When a shooting ocurrs, even law enforcement professionals who are experienced at intervening in crisis situations may not adhere to their training or try to stop a gunman, as in the case of the Uvalde school attack. In such cases, police inaction during active shooter situations prompt questions of liability. 

When inaction becomes negligence

Peter Arredondo, the Uvalde school police chief who was among the first responding officers at the scene, was fired in August over his handling of the shooting, but the Texas Tribune reported community members believe he should also face criminal charges.

“There’s not a whole lot to debate,” Jesse Rizo, whose niece Jackie Cazares was killed in the shooting, told the Texas Tribune: “You look at someone that didn’t do their job, didn’t follow their protocol there and you simply hold them accountable.”

Rizo, who believes every officer present at the school should face “some sort of accountability,” was joined by Vicente Salazar, whose granddaughter Layla Salazar was killed in the attack, at a school board meeting to advocate for charges against Arredondo for his failure to protect their loved ones. 

Though police officers are often shielded from liability from their actions while on duty due to qualified immunity laws, there is some precedent that Uvalde police may face legal consequences for what they failed to do during the shooting.

Former Broward Sheriff’s Deputy Scot Peterson is facing 11 counts — including child neglect, culpable negligence, and perjury — for his inaction during the Parkland, Florida, shooting at Stoneman Douglas High School in which 17 people were murdered and 17 others injured.

A 15-month investigation by the Florida Department of Law Enforcement led to the charges after finding that the former sheriff’s deputy, who was a school resource officer, “did absolutely nothing to mitigate” the shooting, Rick Swearingen, the department’s commissioner, said in a statement, The New York Times reported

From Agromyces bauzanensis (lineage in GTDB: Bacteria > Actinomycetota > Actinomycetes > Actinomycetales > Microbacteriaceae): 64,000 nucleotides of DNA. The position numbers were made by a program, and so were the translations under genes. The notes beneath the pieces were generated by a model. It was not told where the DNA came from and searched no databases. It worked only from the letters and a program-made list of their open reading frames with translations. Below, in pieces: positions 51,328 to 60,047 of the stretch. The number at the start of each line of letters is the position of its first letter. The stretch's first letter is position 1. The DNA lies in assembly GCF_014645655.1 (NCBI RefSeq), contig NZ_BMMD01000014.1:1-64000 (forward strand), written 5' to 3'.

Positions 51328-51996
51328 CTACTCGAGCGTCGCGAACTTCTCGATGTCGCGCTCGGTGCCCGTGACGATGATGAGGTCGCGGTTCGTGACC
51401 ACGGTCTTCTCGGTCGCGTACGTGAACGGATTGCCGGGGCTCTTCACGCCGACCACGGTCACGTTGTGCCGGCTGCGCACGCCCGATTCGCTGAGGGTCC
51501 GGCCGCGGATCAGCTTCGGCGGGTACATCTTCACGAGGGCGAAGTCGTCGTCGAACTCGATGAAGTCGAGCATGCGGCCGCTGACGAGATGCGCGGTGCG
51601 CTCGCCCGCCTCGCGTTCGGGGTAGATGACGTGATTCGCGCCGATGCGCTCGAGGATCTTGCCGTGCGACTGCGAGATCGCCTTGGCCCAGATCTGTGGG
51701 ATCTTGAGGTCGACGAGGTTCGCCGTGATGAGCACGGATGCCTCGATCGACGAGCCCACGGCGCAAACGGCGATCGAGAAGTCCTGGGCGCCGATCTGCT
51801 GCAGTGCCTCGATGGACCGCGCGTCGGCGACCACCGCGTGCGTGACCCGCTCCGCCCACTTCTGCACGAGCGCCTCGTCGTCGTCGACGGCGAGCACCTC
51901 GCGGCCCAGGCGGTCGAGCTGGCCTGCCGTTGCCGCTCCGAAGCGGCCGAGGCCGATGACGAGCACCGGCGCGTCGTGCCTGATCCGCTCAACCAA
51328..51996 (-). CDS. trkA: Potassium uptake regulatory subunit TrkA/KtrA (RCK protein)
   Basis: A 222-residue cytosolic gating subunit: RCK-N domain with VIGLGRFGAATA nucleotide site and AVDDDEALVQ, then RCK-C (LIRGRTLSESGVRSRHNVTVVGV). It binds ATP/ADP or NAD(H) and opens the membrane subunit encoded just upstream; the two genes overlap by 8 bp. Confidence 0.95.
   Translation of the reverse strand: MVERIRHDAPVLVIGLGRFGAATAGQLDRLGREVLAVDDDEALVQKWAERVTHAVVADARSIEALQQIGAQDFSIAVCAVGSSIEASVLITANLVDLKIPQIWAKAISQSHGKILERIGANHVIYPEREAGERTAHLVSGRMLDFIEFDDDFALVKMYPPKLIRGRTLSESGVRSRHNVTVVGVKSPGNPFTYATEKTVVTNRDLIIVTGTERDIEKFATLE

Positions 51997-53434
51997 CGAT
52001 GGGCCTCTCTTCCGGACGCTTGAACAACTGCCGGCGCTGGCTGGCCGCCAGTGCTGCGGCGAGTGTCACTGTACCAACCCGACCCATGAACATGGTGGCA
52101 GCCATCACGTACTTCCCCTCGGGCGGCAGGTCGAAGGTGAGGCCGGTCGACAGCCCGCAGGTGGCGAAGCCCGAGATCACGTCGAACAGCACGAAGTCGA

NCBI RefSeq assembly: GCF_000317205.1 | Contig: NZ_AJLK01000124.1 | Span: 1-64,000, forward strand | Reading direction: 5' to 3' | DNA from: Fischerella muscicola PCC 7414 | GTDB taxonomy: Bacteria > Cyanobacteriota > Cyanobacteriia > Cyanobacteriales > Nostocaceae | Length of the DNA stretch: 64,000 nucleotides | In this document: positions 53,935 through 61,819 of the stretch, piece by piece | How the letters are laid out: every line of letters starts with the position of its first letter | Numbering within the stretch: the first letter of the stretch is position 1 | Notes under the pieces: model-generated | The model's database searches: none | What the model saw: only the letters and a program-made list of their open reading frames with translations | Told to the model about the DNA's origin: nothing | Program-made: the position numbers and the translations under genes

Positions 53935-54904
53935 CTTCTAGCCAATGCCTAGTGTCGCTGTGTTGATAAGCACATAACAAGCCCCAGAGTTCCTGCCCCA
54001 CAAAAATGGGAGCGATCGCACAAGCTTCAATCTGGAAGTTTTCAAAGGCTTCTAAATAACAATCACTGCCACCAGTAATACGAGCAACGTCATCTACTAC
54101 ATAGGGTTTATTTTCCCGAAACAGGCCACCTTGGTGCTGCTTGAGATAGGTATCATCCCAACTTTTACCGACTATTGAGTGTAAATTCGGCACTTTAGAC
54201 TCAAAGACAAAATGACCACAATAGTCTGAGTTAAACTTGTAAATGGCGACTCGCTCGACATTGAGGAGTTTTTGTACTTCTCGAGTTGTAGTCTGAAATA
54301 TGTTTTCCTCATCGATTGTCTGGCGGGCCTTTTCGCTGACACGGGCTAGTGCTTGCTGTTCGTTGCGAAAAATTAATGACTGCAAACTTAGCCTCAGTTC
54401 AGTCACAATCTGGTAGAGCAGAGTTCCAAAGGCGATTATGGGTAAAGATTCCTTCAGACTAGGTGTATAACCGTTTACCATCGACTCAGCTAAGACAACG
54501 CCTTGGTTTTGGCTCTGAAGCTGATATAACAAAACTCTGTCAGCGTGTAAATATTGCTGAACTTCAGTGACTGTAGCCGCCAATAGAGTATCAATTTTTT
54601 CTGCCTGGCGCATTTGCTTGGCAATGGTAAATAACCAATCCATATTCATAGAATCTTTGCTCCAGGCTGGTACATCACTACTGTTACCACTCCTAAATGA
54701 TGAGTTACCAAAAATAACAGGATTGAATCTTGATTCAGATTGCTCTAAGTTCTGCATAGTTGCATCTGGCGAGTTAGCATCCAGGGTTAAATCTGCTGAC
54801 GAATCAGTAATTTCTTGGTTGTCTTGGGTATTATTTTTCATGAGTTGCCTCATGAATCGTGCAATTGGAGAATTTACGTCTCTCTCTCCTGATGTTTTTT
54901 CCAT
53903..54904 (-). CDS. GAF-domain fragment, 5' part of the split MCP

“There can be no excuse for his complete inaction and no question that his inaction cost lives,” The New York Times reported Swearingen said.

Peterson’s trial was rescheduled from September to February of next year. 

The numbers don’t add up

Gun reform advocacy groups point to multiple studies that indicate armed campus police do not prevent school shootings and more guns in the country makes us less safe.

“If firearms everywhere made us safer … we would be the safest place in the world,” Cass Crifasi, the Johns Hopkins Center’s director of research and policy, said in an episode of Public Health On Call. “We have more guns than people in this country, yet we are the only country that continues to experience exceptionally high rates of firearm homicide and fatal mass shootings occurring with regularity.” 

The myth of the “good guy with a gun” is perpetuated by American fiction, some experts say, with pervasive pop culture images of cowboys and superheroes who save the day, only ever shooting those who “deserve” it. 

“This is something particular to American fiction, the romanticized notion of the man who is alone and armed,” Georgetown University professor Susanna Lee, author of the book “Hard Boiled Crime Fiction and the Decline of Moral Authority” told US News. “And it’s particularly American on a second level – that being that Americans are uniquely not just willing but eager to mix fiction and reality.”

“The fiction is that having a gun is an extension of strength, confidence, and self-possession,” Lee continued. “But gun ownership and gun use is really all about men feeling fearful, inadequate, and vengeful.”

Despite its glorified media perception, the persistent fantasy of a good guy saving the day with a gun has dangerous real world impact. John Donohue, a law professor at Stanford University who studies gun violence, told ABC News that his recent analysis of 47 major US cities found that allowing citizens to carry handguns appears to increase violent crime 13 to 15 percent by the 10th year and “any crime-inhibiting benefits from increased gun carrying are swamped by the crime-stimulating impacts.” 

“The presence of the gun actually stimulates more provocative action and ends up getting people killed,” Donohue said.